Budget Money Savings

How to Save for Unexpected Expenses

Unexpected expenses can either be a hassle or something you're ready to punch in the face. If you want to punch them in the face, you have to know they are coming. Here's a few unexpected expenses you should prepare for and all the deets on how you can do it.
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Just how unexpected are unexpected expenses, exactly? Click To Tweet

Just how unexpected are unexpected expenses, exactly?

I question this entire idea of unexpected costs because it really doesn’t make sense if you apply some logic to it. Life throws curve balls and this is something we all are aware of. Wouldn’t it be wise to prepare for these events?

According to recent survey results, 62 percent of Americans have less than $1,000 in savings.  So even though we know things will pop-up, we still fail to prepare for them. Then we want to label them as unexpected expenses and lament on how they keep us from getting ahead. Let’s stop that.

Today I want to discuss these inconveniences and help anyone who constantly battles with this lie to come up with solutions that will protect their financial well-being from the so-called unexpected.

 

Unexpected expenses can either be a hassle or something you're ready to punch in the face. If you want to punch them in the face, you have to know they are coming. Here's a few unexpected expenses you should prepare for and all the deets on how you can do it.

 

Types of Unexpected Expenses

To get an idea of what you need to save for, we need to determine what some of these unexpected things are that catches us off guard and throw our finances in disarray. Here are a few:

  • Kid field trips
  • Car repairs
  • Sick visits/ Emergency Room Visits
  • Travel expenses due to death of a loved one
  • Parking/Speeding tickets
  • Work social contributions aka “the kitty fund”
  • Middle of the school year school supplies
  • Surgery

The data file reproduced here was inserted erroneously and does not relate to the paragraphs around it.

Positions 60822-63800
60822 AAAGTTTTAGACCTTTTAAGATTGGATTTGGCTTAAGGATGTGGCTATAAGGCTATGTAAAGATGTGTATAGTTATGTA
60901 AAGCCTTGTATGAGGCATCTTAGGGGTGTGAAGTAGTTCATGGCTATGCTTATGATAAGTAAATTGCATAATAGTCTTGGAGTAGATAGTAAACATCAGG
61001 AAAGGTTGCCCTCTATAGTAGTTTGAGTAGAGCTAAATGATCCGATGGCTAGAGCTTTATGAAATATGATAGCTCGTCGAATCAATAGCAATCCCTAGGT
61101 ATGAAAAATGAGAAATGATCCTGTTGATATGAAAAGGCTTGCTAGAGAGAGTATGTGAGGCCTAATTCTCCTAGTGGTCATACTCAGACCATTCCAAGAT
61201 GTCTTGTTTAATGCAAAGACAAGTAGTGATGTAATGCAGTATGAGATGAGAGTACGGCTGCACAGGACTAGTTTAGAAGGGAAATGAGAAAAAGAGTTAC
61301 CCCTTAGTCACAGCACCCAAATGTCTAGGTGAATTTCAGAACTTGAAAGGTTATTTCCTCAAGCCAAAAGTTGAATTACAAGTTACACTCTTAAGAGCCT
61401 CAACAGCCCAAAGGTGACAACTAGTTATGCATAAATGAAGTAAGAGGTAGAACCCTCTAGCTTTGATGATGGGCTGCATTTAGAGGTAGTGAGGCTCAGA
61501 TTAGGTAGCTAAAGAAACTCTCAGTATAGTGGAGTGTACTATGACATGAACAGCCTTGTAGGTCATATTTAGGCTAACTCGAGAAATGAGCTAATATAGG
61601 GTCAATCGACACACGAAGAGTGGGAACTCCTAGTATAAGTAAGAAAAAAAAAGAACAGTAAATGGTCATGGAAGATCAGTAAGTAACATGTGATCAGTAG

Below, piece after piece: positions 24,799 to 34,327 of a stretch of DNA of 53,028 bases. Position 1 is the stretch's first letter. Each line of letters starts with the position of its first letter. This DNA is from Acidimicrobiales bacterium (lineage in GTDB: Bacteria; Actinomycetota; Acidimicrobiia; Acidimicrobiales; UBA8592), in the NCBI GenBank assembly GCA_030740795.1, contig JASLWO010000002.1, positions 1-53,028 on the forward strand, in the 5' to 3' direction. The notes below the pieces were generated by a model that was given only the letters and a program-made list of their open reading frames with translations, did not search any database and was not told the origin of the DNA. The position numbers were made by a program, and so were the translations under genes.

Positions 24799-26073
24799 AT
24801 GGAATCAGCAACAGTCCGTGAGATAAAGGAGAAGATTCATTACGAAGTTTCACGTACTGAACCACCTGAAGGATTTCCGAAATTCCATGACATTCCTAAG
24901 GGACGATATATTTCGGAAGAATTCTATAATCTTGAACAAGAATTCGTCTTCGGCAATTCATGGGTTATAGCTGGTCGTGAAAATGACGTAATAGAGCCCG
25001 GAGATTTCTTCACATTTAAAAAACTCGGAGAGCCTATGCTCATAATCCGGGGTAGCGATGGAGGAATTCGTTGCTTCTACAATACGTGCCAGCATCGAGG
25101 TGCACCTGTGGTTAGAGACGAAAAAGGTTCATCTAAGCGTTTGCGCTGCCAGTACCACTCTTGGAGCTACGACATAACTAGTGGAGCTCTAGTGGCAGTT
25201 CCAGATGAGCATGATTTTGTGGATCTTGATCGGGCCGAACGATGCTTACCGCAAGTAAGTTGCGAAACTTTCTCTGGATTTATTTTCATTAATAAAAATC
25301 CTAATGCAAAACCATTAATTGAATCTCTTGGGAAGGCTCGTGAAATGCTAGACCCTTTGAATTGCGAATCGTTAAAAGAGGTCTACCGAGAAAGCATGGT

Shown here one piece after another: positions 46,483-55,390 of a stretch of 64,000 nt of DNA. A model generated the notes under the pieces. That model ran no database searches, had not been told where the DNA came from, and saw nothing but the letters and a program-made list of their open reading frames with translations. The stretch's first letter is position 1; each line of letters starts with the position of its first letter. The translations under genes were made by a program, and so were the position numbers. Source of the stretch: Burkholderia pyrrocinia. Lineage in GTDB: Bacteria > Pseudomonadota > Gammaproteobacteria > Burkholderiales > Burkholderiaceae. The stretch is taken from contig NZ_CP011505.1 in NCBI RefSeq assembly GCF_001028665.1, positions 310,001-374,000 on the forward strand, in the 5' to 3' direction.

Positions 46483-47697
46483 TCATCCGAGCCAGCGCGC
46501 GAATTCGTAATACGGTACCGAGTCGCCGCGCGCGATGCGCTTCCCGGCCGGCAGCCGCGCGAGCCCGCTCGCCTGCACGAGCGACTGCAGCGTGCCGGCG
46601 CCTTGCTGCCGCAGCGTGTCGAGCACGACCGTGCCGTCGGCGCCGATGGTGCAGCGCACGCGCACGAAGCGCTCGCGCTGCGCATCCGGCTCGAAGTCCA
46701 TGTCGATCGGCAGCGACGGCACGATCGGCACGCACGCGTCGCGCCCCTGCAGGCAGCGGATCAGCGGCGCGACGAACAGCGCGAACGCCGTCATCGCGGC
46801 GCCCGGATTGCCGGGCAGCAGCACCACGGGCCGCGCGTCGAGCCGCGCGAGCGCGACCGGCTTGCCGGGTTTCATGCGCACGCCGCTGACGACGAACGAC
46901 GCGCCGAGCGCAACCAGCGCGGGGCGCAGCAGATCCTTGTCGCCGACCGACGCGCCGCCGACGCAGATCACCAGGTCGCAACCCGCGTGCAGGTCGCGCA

• Broken phone or computer
  • Home maintenance (appliance, electrical, plumbing, air, heat failure etc)
  • Flood, tornado, storm damage
  • Car accidents
  • Unpaid sick day
  • Baby shower or housewarming gifts
  • Higher than normal heat bill
  • Club or membership dues

Some of these are truly unexpected. I mean, if you were going thirty over the speed limit to get to work last week, that speeding ticket which accompanied your heavy foot probably caught you a little off guard. Stuff happens, right?

Or when your baby drools all over your phone (true story) that was already hanging on by a thread and you had to replace it asap?  I knew my phone needed replacement and I was saving for it. However, I wasn’t able to anticipate the little one’s deviant behavior that hastened my need for a replacement.

I get it. Things catch you off guard, but there is no doubt about it, a speeding ticket and knowing you need a new phone are not unexpected. They are things we should prepare for. Let’s say a storm came through and destroyed half of your roof. We know mother nature is unpredictable so we should prepare by saving enough to at least cover the deductible for your home insurance. That’s a responsibility that comes with home ownership.

If you have kids who are in school you know you’ll need to pay school expenses at least once a year. My daughter started kindergarten last fall and how early do you think we began to prepare for those random school field trips, yearbooks, school supplies, and endless PTO donations?  If you guessed a year early, you and I are clearly seeing eye to eye (fist bumps).

 

How To Prepare For These Expenses

So, this is what you need to do — classify each of the items listed above as an emergency or an upcoming expense. I’ll give a few examples:

Emergency

  • Car repairs (Car Maintenance fund)
  • Home maintenance (appliance, electrical, plumbing, air, heat failure etc) (Home Maintenance fund)
  • Flood, tornado, storm damage (Emergency or Home Maintenance fund)